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New combination treatments for neuroblastoma

New combination treatments for neuroblastoma

Trying to make sure cells grow and behave correctly

Every day, our bodies keep the balance between healthy and unhealthy. They have to make sure there’s enough oxygen in our blood, but not too much carbon dioxide.

That we absorb enough vitamins – but not too many as that would be unhealthy too.

Our cells have a lot to balance too. Not just by maintaining the right amounts of energy and nutrients, but also by regulating how they use their genetic code.

All cells carry a full copy of the genetic code, which contains all the instructions that make you unique.

These instructions make proteins for the cell. Proteins do most of the work in your body, from digesting food to carrying oxygen to your muscles.

Some proteins have opposing functions – like ones which make the cell grow really fast and ones that limit growth.

These have to be kept in careful balance within every cell to make sure the cell behaves properly. In cancer cells, the proteins can often be disrupted.

They grow out of control because they have too many growth-promoting proteins and too few limiting proteins.

Professor Karim Malik is working on the LPT-funded project.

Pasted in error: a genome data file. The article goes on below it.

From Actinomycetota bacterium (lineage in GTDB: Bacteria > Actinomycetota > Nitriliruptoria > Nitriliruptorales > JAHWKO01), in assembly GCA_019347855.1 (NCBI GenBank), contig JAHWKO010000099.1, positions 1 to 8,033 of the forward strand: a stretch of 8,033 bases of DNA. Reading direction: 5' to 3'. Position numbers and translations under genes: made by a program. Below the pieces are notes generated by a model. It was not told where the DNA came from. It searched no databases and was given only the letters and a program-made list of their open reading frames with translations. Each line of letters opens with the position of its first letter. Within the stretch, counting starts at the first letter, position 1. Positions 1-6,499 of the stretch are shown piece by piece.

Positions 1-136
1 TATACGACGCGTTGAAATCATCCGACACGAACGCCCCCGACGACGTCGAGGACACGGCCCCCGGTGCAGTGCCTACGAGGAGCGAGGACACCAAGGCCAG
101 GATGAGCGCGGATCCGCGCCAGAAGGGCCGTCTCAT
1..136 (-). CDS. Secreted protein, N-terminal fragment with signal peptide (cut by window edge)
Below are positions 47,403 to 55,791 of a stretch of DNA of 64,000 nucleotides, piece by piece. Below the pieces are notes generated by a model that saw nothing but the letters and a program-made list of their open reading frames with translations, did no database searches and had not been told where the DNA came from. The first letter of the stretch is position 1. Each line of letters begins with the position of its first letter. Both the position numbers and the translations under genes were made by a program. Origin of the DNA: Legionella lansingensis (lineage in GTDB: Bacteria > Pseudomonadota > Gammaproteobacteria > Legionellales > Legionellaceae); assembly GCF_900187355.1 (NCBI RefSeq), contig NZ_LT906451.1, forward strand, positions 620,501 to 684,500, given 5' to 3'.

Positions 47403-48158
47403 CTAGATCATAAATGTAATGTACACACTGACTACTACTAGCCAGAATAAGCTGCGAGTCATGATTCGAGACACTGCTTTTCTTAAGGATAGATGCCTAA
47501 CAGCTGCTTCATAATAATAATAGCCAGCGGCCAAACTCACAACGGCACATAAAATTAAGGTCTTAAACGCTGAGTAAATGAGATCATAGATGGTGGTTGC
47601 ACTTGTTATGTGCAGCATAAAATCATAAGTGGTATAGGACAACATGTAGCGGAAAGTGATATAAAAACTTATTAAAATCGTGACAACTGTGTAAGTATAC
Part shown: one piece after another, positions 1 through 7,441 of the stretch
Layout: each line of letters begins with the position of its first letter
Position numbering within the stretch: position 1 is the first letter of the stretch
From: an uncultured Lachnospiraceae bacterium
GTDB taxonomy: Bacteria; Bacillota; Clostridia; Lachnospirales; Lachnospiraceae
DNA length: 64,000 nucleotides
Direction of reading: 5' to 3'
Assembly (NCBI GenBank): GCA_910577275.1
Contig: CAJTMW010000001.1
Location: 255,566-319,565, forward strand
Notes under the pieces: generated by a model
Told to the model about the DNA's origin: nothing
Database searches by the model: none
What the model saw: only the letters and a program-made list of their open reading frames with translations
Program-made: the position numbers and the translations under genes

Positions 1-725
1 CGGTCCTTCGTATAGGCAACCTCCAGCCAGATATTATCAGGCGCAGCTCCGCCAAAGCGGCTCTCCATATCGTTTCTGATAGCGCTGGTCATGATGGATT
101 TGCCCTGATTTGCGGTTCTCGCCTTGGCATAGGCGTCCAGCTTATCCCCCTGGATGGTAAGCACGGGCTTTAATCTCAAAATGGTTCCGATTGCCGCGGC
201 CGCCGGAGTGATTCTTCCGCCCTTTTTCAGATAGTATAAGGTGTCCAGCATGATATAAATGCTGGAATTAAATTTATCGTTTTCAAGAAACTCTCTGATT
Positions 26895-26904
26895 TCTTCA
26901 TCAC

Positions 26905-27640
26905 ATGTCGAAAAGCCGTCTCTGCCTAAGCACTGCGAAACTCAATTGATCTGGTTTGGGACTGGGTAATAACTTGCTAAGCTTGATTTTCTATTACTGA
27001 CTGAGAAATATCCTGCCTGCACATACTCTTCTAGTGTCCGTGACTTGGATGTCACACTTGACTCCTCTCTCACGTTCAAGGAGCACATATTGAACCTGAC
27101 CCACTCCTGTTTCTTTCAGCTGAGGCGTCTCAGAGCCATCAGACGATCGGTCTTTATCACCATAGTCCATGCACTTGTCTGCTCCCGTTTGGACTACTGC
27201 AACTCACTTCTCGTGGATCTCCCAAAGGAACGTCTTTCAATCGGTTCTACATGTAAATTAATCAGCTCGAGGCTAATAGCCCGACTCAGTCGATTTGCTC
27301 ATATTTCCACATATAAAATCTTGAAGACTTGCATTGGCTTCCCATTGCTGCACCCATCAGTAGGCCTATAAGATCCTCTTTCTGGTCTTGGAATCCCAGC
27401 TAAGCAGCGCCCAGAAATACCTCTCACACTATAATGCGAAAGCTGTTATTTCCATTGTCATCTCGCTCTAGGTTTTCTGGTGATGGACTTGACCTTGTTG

Professor Karim Malik is working on a type of cancer called neuroblastoma, which is particularly affected by too many growth-promoting proteins.

His research has discovered a new protein called CARM1 that helps improve cancer cell survival. His team has shown that removing this protein reduces cancer cell survival and growth.

In his Little Princess Funded project, which finishes next year, Karim is testing medicines that stop CARM1 from working with ‘autophagy inhibitors’.

These medicines stop cancer cells from getting rid of their waste, allowing toxic waste to build up and kill the cancer cells.

Karim’s team believe that the two medicines will work together to be much better at fighting neuroblastoma than either would be alone.

The combination treatment should also be effective for the harder-to-treat types of neuroblastoma.

Some of the medicines Karim is testing have already been approved for use in other cancers.

This means they don’t need to undergo the extensive safety testing a new medicine would need, so they could be available for patients much faster.

Ultimately, Karim hopes to show whether this combination of medicines is an effective treatment for neuroblastoma.

And his project will generate the information needed to take the treatment forward for further research. Find out more here. 

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The MBE for voluntary groups was awarded to The Little Princess Trust by Her Majesty Queen Elizabeth.